Jack Nicholson really was great in the role of Jack Torrance, and his work here has been cemented as one of the most iconic and memorable performances in a horror movie. A lot of the time he can go really over the top and almost a little comedic (intentional or not), but more often than not it’s the more infamous moments (like the now iconic “Here’s Johnny”). Looking at the movie more recently, highly quoted scenes aside, for the most part he seems genuinely unstable and of course knowing Nicholson, he pulls that off fantastically. He never seems right, even before he goes all axe murder you get the feeling that he might already have a screw loose. The only thing that can be said is that his Jack Torrance is quite different from the book’s version. Much of the book has Jack starting out normal and over time going insane. Here, Jack seems already pretty crazy and only gets worse once he arrives at the Hotel. Shelley Duvall gets a bit of a bad wrap for her performance as Wendy, especially in the second half of the movie when she’s terrified. As it turns out it wasn’t even really acting, you can look into it yourself, but long story short let’s just say that Kubrick pushed her quite a bit (large understatement there). There is a certain way that people acted when they’re scared in horror movies and so her performance can seem a little off and over the top, but it actually works for the movie. After all a lot of the movie is over the top anyway. It’s the most genuinely terrified performance I’ve seen from anyone in a horror movie, pushed past the absolute limit. It’s probably one of the most underrated horror performances honestly, even just because of how much underserving hate it had been receiving. Danny Lloyd is also good as the son Danny, who has The Shining, a psychic ability. It might be a random thing to note, but on my most recent viewing I noticed that in terms of horrified expressions in horror movies, his is among the best, it looked like absolute genuine terror. The rest of the cast don’t have more than a few scenes but I guess they do well in their small screentime. Scatman Crothers is only in a few scenes as Dick Hallorann, but he does very well, especially with helping us take the whole concept of ‘The Shining’ seriously.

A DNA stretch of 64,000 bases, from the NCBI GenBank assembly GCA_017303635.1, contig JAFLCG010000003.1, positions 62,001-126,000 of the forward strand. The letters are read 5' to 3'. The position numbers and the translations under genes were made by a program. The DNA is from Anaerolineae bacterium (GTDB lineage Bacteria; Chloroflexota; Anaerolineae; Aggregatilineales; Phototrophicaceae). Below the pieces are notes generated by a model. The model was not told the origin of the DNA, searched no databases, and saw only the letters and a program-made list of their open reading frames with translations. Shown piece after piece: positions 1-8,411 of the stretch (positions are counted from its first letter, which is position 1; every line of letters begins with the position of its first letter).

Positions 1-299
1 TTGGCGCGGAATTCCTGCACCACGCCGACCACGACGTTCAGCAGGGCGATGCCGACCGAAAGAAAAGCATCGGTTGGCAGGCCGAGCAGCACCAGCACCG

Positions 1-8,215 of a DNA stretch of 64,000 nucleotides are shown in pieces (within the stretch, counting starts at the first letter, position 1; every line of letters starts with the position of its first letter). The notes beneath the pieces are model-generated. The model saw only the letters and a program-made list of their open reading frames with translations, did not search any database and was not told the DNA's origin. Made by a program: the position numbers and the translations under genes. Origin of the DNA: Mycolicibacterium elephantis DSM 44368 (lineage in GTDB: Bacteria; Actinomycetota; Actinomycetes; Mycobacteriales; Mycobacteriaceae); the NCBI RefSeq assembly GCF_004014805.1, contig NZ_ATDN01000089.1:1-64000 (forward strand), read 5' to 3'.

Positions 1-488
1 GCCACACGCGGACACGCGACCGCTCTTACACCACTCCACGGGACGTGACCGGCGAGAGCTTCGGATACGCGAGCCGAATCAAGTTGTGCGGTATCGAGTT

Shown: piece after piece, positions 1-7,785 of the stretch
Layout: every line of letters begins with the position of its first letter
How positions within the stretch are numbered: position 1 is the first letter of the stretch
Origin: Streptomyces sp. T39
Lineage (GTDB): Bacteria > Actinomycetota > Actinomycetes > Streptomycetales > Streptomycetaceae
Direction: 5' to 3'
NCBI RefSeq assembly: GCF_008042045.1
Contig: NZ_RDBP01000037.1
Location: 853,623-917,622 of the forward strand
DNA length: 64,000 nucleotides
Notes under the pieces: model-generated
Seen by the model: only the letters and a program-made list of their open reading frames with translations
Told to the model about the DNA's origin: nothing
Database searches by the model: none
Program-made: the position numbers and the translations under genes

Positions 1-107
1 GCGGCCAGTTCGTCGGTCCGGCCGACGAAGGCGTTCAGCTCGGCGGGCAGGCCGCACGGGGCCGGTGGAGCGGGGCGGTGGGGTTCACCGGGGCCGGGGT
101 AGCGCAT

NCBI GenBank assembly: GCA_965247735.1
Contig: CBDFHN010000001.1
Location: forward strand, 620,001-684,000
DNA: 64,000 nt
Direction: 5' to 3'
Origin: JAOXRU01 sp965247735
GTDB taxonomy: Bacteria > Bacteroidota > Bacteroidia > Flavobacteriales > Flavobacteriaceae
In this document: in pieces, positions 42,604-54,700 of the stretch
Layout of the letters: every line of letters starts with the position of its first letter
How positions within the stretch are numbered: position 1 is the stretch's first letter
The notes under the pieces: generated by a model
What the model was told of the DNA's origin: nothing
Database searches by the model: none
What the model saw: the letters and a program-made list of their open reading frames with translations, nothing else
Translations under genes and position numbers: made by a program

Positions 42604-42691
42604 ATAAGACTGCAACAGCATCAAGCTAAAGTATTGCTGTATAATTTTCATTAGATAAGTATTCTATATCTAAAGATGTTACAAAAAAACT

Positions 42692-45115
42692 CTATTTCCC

Stanley Kubrick’s direction is always fantastic, and his work on The Shining is pretty much perfect. He really sets you at this location at the Overlook Hotel. It’s a stunning movie, with the camera movements, angles, the colours of the environment and the environment itself. The camera pans, zoom ins and zoom outs are very effective and really added to the movie a ton. One of the stand out scenes in The Shining in terms of directing was when the camera follows Danny on a Big Wheel around the hotel, it’s not broken by any sort of cuts and builds up a tension as we don’t know what he (and by extension us) is going to see next when he makes a turn. Kubrick manages to make you feel uneasy, even when you know that nothing bad is going to happen just yet. Personally I’m not scared of this movie, but personally I’d say that more effective horror scenes usually involved a lot of quick cuts and zoom ins, there are a few of these moments throughout and it did a good job at making you feel uneasy to say the least. There are so many now iconic images that has forever been burned into the memories of viewers, the blood coming out of the elevator, the maze, the twin sisters, and so on. The music and sounds effects are also great. It ranges from sombre and eerie to screeching (particularly in the third act).
The Shining is a horror classic for a reason, and honestly talking about it was a little hard, considering how redundant it felt given that it’s been talked to death for decades, there’s nothing I could’ve said that hasn’t been said already. The acting from its cast is great, and Stanley Kubrick’s direction is nothing less than masterful. If you haven’t seen The Shining, you need to get around to it soon because it’s really something significant. Even if you aren’t into horror, if you’re into film as an art form, The Shining is pretty much essential viewing.